AHA in the News: 2023 Archive

  • AHA Congressional Briefing Featured in Article on University of Minnesota Professor’s Visits to Capitol Hill (November 2023)

    Nov 22, 2023 - 

    The AHA’s October 20 Congressional Briefing on “Historical Perspectives on Artificial Intelligence” was featured in an article from the University of Minnesota about Charles Babbage Institute director Jeffrey Yost’s visits to Capitol Hill in late October. The briefing placed the current conversations and policy debates on artificial intelligence into historical context, and featured Yost alongside Janet Abbate (Virginia Tech), Matthew Connelly (Columbia Univ.), and moderator Matthew L. Jones (Princeton Univ.). A C-SPAN recording of the briefing will be available for streaming soon.

  • AHA Manager of Teaching and Learning Co-Authors Article in NCSS’s Social Education Journal (November 2023)

    Nov 20, 2023 - 

    Brendan Gillis (AHA manager of teaching and learning), Beau Dickenson (Rockingham County Public Schools), and Chris Jones (Virginia Assoc. for Curriculum Development) co-authored an article that was published in the November/December 2023 issue of Social Education, the flagship journal of the National Council for the Social Studies. In “Defending History: Educators Stand Up to Protect Virginia’s Social Studies Standards,” the authors emphasize that “[t]he story of how Virginia’s educators defended the curriculum on behalf of their students can serve as a model for teachers nationwide in the face of increased efforts to politicize history and social studies education.”

  • AHA Executive Director Quoted in Stateline Article (October 2023)

    Oct 10, 2023 - 

    The AHA’s 2021 statement requesting that the California State Legislature amend the list of exceptions to AB1887, a law that banned state-funded travel to specified states with anti-LGBTQ laws, was featured in a Stateline article by Matt Vasilogambros. The article described California’s new “Bridge Project,” which is a “public messaging campaign in conservative-leaning states designed to spread a nonpartisan message of acceptance.” The AHA had urged the state legislature to provide an academic exception for thestate-funded travel ban. “Surely we want to learn about LGBTQ+ culture and discrimination against LGBTQ+ people,” executive director Jim Grossman said. “The prohibition on using state funds for the purposes of learning was counter to the intent of the statute.”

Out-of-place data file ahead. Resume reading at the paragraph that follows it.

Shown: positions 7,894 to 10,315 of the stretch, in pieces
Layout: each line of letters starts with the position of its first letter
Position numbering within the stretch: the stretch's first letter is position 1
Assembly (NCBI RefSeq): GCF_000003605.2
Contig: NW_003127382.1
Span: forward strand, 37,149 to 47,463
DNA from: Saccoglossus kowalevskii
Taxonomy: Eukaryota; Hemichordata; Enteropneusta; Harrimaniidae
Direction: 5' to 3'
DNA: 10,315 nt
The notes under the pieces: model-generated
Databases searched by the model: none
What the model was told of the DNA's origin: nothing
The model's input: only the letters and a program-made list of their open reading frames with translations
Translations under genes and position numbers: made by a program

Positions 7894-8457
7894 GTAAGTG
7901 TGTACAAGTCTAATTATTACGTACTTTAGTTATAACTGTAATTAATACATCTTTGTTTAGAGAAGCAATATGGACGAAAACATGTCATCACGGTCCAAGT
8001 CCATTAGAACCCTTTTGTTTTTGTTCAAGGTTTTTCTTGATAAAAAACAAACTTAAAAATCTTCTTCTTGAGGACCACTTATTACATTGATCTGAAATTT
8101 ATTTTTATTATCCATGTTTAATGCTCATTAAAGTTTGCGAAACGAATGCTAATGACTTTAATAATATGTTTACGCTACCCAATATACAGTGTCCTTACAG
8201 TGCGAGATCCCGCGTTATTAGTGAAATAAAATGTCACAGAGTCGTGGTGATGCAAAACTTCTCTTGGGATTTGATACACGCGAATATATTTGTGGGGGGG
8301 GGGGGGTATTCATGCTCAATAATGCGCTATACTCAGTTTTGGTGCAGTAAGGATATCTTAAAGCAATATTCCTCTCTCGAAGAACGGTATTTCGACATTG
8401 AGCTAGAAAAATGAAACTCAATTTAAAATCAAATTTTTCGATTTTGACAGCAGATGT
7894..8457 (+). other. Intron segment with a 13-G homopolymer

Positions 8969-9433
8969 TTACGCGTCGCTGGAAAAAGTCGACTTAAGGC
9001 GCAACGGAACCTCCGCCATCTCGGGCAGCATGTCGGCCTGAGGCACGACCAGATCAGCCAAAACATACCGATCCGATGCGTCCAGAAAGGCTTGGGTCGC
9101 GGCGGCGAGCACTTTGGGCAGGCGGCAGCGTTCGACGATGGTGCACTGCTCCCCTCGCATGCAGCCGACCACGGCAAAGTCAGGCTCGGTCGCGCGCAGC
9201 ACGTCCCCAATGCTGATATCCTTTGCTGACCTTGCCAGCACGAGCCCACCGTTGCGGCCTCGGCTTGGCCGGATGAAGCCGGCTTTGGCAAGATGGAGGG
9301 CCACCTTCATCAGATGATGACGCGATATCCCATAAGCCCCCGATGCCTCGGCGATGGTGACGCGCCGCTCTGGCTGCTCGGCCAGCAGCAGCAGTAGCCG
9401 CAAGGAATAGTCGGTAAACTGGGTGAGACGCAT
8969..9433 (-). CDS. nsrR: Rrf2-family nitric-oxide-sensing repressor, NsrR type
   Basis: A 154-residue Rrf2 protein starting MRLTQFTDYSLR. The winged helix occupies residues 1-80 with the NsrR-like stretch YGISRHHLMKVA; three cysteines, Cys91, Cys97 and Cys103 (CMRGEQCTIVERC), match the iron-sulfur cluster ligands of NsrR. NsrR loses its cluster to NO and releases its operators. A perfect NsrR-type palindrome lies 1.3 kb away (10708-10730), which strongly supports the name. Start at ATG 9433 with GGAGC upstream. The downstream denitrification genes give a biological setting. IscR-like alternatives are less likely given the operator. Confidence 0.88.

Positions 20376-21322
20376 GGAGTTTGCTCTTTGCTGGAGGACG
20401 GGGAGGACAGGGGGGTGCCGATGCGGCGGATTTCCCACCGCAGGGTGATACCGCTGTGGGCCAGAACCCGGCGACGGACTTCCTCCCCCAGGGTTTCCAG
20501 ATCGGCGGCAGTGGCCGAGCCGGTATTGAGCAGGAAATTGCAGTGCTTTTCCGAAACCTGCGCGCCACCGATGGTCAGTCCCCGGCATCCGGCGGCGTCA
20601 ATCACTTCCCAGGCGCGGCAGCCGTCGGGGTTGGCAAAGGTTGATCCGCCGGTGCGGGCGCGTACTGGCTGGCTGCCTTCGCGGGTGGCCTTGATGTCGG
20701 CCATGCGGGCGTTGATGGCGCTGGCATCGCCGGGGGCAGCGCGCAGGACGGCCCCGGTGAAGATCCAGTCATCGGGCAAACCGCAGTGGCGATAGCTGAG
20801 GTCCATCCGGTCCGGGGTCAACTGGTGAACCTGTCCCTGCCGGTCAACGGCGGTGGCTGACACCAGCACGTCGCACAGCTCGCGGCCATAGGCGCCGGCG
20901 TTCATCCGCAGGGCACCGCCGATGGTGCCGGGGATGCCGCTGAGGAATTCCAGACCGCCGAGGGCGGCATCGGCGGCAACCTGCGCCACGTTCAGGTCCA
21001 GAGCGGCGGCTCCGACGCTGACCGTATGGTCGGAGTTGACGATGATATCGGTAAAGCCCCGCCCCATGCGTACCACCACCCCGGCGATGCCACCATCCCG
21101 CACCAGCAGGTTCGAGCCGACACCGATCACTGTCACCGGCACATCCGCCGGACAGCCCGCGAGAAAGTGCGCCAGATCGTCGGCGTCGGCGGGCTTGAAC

• Perspectives on History Article by AHA Council Member Featured in Online Magazine (October 2023)

    Oct 10, 2023 - 

    AHA Council member Sherri Sheu’s September 2023 Perspectives on History article “Johnny Horizon Environmental Test Kit” was featured in a blog post by Jennifer Sandlin for the online magazine Boing Boing. “I've been enjoying a recurring column called “Everything Has a History,” which provides the histories of everything from 20-sided die to elevator sounds to Big Mouth Billy Bass, and much more,” wrote Sandlin.

  • AHA Council Member Discusses Teaching US History with Ken Burns for TIME (September 2023)

    Sep 14, 2023 - 

    AHA Council member Katharina Matro (Walter Johnson High School) joined documentarian Ken Burns in a conversation for TIME about teaching “complete history” in K–12 schools at a time when concerns about and legislation banning or limiting “divisive concepts” still dominate classrooms in many US states. “History is about learning how people make decisions in difficult or less difficult circumstances and then deciding . . . how would I have acted, what would I have done?” Matro said. “I think we can ask that question in all kinds of circumstances, and it gives us tools for making decisions ourselves and interrogating ourselves and holding ourselves accountable. And that's what I would want students and children to take away from history education.”

  • AHA Congressional Briefing Aired on C-SPAN (September 2023)

    Sep 08, 2023 - 

    The AHA’s July 28 Congressional Briefing on immigration on the southern US border was aired on C-SPAN and is available for streaming. During the briefing, Geraldo Cadava (Northwestern Univ.), Nara Milanich (Barnard Coll., Columbia Univ.), and Mae Ngai (Columbia Univ.) presented historical perspectives on the southwestern border as the main site of controversy over immigration to the US.